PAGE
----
by Brad Nelson
A terrific bit of film noir that, unfortunately, gets bogged down a bit by an overly complicated plot and an ending that doesn’t match the smartness of the rest of the film. That’s the bad news.
The good news is this is one of more well-styled black-and-white films from the 40’s. It is the quintessential “old movie.” It’s well-acted, in that old-movie sort of way, and the dialogue is superb throughout. A tweak here or there and this would have been a classic. As it is, it’s very very good and quite watchable.
A man wakes up in a battlefield aid station messed up pretty badly and with his mouth wired shut from a broken jaw. He’s in WWII and he fell on a grenade but he’ll recover. The problem is, he doesn’t know who he is. He has amnesia.
He is soon discharged and heads to California following the only clues he has about his identity. And while trying to find an old friend, he discovers he’s somehow involved in something that happened three years ago and he’s not sure what part he played in the caper or what the caper was. But everyone is suddenly interested in his return to CA.
Along the way he crosses paths with a lovely old-movie sort of girl, one with big hair, a clever smile, and nice face. In a movie such as this, she’s known as a “dame.” She can sing and play the piano as well, and even looks good slinking around the waterfront. But I might have to watch this again just because many of the elements of the plot went by so fast I couldn’t keep up.
But this is a good mystery that unfolds before your eyes. You know as little about what is going on as the main character. And, again, some of the dialogue is to die for. Very good. The best. Overall, I give this one 3.5 watch-the-hell-out-when-crossing-the-roads out of 5.
This definition from Wiki:
Film noir (/fɪlm nwɑr/; French pronunciation: [film nwaʁ]) is a cinematic term used primarily to describe stylish Hollywood crime dramas, particularly those that emphasize cynical attitudes and sexual motivations. Hollywood’s classical film noir period is generally regarded as extending from the early 1940s to the late 1950s. Film noir of this era is associated with a low-key black-and-white visual style that has roots in German Expressionist cinematography. Many of the prototypical stories and much of the attitude of classic noir derive from the hardboiled school of crime fictionthat emerged in the United States during the Great Depression.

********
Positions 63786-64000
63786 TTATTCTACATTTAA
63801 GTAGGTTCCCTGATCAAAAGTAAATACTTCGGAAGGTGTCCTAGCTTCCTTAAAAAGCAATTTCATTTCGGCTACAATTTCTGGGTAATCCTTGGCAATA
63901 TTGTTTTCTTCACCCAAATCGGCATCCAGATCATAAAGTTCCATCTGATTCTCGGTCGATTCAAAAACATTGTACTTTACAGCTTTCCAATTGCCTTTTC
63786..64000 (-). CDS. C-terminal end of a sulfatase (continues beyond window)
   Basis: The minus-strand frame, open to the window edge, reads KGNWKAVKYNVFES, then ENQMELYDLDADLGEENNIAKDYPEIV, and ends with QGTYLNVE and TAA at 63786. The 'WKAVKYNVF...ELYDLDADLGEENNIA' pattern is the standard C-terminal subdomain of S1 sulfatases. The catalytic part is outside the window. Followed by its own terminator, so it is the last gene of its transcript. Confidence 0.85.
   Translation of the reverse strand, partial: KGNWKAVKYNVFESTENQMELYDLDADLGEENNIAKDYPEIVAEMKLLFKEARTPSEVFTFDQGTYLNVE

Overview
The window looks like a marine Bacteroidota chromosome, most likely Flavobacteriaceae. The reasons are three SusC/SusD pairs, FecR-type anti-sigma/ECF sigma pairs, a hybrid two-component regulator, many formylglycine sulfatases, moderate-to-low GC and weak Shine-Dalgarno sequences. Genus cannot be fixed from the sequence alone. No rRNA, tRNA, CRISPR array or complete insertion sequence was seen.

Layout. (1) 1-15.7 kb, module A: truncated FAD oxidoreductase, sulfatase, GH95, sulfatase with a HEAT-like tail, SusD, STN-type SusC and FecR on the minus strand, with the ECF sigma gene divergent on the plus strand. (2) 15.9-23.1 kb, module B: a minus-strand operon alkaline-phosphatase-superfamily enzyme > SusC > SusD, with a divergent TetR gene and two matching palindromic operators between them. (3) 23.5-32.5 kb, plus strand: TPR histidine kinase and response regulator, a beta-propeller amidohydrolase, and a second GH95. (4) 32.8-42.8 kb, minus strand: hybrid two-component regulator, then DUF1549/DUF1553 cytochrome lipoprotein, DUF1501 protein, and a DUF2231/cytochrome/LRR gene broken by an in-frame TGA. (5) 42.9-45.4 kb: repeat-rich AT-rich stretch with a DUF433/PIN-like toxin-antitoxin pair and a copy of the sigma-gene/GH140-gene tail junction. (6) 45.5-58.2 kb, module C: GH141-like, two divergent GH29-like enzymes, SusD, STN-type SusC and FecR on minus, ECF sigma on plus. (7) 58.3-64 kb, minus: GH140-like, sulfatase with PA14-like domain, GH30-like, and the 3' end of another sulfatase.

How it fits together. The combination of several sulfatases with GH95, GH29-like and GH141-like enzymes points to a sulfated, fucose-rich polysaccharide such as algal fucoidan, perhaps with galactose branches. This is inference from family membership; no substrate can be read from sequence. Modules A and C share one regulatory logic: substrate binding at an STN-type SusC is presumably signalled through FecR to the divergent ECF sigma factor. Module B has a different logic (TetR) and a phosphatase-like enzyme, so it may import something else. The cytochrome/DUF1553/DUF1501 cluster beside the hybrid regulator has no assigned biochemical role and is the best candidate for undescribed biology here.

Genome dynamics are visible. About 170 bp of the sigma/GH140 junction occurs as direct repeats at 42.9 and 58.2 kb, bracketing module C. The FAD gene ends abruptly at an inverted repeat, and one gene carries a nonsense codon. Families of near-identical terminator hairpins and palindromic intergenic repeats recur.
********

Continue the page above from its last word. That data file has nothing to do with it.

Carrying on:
The term film noir, French for “black film,” first applied to Hollywood films by French critic Nino Frank in 1946, was unrecognized by most American film industry professionals of that era. Cinema historians and critics defined the category retrospectively. Before the notion was widely adopted in the 1970s, many of the classic films noirs were referred to as melodramas.[a] Whether film noir qualifies as a distinct genre is a matter of ongoing debate among scholars.
Film noir encompasses a range of plots: the central figure may be a private eye (The Big Sleep), a plainclothes policeman (The Big Heat), an aging boxer (The Set-Up), a hapless grifter (Night and the City), a law-abiding citizen lured into a life of crime (Gun Crazy), or simply a victim of circumstance (D.O.A.). Although film noir was originally associated with American productions, films now so described have been made around the world. Many pictures released from the 1960s onward share attributes with film noir of the classical period, and often treat its conventions self-referentially. Some refer to such latter-day works as neo-noir. The clichés of film noir have inspired parody since the mid-1940s.
This movie is not available on Netflix. You can find it used on DVD at Amazon.com for as little as $3.49.